Meditation/prayer—There are many different ways and techniques for meditating and/or prayer and I really don’t know of a bad one for restoring energy. Some people shy away from meditation because they feel they can’t do it “Right” and spend the entire session beating themselves up for being wrong. That’s not very energy producing. There is no wrong way to sit quietly and relax. If your thoughts are running like a hamster on a wheel, that simply means you’ve been a long time coming to the mat. Your mind has a lot to process. Let it be. Just observe and stay out of your head’s way until it empties out and you can feel the energy restore itself.
Journaling—If your mind is on the hamster wheel, if you feel like you are on overdrive, if you are all bottled up about to bust and don’t even know what’s wrong, I have a secret to share. The pen will tell. If you trust the pen and will sit with pen and paper in hand, and let yourself honestly brain dump any thoughts that pop into your head, you will find amazing things staring back up at you that you never even knew you felt. If you are blocked by a fear of someone reading it, promise yourself you will destroy the evidence when you are done.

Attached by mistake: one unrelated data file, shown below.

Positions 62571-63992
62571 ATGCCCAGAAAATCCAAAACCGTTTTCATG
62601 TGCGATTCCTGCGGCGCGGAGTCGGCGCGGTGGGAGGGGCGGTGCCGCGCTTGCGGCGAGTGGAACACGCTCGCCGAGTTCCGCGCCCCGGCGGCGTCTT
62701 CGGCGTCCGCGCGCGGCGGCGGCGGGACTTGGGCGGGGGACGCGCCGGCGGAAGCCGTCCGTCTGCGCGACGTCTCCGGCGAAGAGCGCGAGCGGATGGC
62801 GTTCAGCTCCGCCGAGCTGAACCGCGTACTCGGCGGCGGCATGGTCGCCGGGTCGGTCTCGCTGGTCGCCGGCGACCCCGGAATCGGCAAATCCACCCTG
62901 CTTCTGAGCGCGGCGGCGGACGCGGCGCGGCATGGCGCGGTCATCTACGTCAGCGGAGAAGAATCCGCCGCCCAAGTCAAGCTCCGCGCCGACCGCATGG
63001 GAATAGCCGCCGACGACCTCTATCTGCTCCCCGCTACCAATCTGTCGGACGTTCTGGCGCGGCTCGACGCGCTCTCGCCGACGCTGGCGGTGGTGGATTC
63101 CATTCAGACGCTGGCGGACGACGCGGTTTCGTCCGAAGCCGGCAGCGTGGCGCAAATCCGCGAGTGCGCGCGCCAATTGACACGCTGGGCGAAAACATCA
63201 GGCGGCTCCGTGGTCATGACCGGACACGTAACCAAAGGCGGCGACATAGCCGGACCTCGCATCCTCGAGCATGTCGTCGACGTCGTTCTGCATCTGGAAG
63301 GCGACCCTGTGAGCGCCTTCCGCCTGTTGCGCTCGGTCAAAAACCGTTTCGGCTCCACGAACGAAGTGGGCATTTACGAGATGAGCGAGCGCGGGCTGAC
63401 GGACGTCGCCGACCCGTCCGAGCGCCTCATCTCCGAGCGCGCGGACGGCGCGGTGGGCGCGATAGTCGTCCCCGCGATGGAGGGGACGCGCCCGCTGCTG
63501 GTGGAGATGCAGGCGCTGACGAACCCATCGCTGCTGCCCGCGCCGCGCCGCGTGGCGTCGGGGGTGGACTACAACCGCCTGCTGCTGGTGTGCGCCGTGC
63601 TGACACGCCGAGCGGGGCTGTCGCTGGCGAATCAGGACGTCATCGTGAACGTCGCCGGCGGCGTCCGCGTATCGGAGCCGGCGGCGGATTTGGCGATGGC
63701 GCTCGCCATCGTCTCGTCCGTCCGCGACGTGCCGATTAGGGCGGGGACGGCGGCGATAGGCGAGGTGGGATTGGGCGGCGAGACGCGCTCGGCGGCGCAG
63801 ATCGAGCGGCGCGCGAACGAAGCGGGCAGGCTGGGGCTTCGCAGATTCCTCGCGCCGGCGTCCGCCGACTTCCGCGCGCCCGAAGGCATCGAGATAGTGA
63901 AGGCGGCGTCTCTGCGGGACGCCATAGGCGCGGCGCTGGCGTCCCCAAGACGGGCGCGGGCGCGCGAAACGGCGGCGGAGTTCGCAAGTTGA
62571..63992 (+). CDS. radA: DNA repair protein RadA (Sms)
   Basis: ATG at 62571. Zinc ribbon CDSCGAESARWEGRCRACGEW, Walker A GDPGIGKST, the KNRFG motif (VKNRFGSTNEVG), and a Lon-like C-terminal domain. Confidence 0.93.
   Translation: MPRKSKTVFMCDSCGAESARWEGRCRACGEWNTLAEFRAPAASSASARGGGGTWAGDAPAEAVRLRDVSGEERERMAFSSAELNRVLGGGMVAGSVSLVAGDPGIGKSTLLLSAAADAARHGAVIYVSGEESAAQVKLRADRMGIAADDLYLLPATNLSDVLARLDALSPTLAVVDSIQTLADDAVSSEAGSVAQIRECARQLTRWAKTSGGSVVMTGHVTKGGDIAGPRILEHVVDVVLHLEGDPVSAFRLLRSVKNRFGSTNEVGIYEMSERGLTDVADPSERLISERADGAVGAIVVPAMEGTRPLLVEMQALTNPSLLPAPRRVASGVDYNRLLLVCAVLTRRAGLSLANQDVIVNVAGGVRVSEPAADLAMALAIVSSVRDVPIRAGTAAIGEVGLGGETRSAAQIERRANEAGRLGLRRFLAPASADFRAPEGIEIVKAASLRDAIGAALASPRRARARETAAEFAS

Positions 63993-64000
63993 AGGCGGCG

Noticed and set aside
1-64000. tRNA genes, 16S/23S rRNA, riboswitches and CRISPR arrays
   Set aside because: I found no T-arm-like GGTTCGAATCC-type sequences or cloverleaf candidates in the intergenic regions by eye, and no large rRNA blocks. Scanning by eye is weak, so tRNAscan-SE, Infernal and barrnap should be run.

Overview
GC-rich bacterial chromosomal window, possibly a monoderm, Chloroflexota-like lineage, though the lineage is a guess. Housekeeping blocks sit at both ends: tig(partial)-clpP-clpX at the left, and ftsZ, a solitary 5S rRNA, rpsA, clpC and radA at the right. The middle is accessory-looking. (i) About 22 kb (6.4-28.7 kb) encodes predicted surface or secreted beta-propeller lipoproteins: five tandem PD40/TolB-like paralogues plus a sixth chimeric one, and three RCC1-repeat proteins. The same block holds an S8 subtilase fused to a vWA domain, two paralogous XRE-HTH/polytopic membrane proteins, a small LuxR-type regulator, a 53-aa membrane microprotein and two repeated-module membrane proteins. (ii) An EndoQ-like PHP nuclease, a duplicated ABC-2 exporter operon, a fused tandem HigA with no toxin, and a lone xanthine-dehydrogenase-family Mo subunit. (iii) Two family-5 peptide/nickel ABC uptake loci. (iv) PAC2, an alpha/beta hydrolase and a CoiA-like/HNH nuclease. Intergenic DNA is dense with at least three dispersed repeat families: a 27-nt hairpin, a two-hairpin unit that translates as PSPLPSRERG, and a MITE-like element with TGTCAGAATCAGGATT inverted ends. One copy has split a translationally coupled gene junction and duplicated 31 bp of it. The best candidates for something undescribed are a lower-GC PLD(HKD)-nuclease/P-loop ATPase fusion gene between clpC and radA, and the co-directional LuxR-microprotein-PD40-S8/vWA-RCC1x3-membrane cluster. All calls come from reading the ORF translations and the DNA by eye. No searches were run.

Clarity—Nothing drains us more than confusion. Not knowing what we want, what our goals are, what direction we should take, how we should proceed…indecisiveness drags us into the Hamster Spin and and leaves us stuck there. You need clarity. It isn’t a luxury, it is a life and business need that must be achieved for true success to happen. If you can’t achieve it through prayer, meditation, or journaling alone, consider coaching. Clarity is the number one purpose for coaching. Helping you to find your path so you can move on more effortlessly is priceless.
Nature—Take a walk, go for a drive, get out your camera, bring your drawing pencils, spend a few minutes sitting on a park bench. Observing nature—or even humans from a distance—is much, much different from being in a crowded room or a conference call. Nature rejuvenates and restores energy for Introverts. A thirty-minute walk observing the little details of the emerging season, or the animals in their habitats (including people) could be all you need to recharge for the rest of the day.
Art—Likewise, art, in all of its endless forms, stirs the creative juices, swirling and twirling the energy source inside of you until you are fully charged again, ready to resume creating. For me, it could be observing paintings, looking at amazing jewelry creations, designing a new garden, reading delicious recipes. It could be a good book. For my daughter- it’s baking. Watching baking, specifically. Anything that wakes up the creative power that resides in each one of us is a positive energy source.